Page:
Google Maps for Bikes — Use with Caution

Google Maps for bike routes is live. It's a good start, but use with caution.


On March 10, Google Maps went live with its bicycling route option. Choose a destination and Google will tell you the best way to get there by bike. I give them a C-.

Some routes, like Santa Clara (where I live) to Santa Cruz are quite good. Others, like Santa Clara to Half Moon Bay, are downright wrong. Their route includes Old Cañada Road. I’ve ridden this road, but at the risk of being arrested!

Back in the day when I was young and foolish, I rode here with friends. Even then it was heavily patrolled by the San Francisco Water Department and on more than one occasion we were stopped and told to get out. Obviously, Google meant the nearby public Cañada Road. The rest of the route – Hwy 92 – is only advisable at early hours on weekends.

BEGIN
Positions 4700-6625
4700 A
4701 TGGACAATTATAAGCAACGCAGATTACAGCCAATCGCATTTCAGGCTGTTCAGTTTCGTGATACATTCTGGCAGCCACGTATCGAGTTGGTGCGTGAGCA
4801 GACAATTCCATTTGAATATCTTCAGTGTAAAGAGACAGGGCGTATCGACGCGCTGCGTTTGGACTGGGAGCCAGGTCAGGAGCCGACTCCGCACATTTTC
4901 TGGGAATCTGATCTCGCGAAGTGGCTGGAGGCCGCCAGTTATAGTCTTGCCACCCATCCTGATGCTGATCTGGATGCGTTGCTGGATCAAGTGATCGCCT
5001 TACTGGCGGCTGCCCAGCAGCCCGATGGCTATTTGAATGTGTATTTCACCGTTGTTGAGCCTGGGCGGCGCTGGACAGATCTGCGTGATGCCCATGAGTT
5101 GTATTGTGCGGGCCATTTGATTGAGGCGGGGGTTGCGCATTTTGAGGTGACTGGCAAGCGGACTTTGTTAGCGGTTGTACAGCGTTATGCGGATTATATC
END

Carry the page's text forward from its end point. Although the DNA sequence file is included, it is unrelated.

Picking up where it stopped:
I checked on another difficult route – San Francisco to Calistoga. Conveniently, they include the ferry to Vallejo. Santa Clara to San Francisco, staying near Hwy 101, looks reasonable. Another puzzler was Santa Clara to Pescadero. Why they would include the hideously steep Spring Ridge Road (dirt) instead of Old La Honda Road is a mystery.

Google is trying. They have good intentions, but right now I’d call this a beta release. I’m sure they would agree. Bike routes aren’t easy to figure out. I’ve spent years refining my rides. It’s something that can be learned only through experience. The best algorithms won’t get it right.

They want your input. According to Product Manager Shannon Guymon, they plan to have a feature called Map Maker that will allow users like us to enter useful routes. Whether or not this will fix their algorithms may be another matter.

What I find interesting is OpenStreetMap.org, an open-source map maker’s dream. Founded in 2004, it’s slowly gaining a following. I wonder what affect it will have on Google’s strategy? Like open-source software, open-source maps (think Wikipedia), can be a real game changer. In the end, we all benefit.

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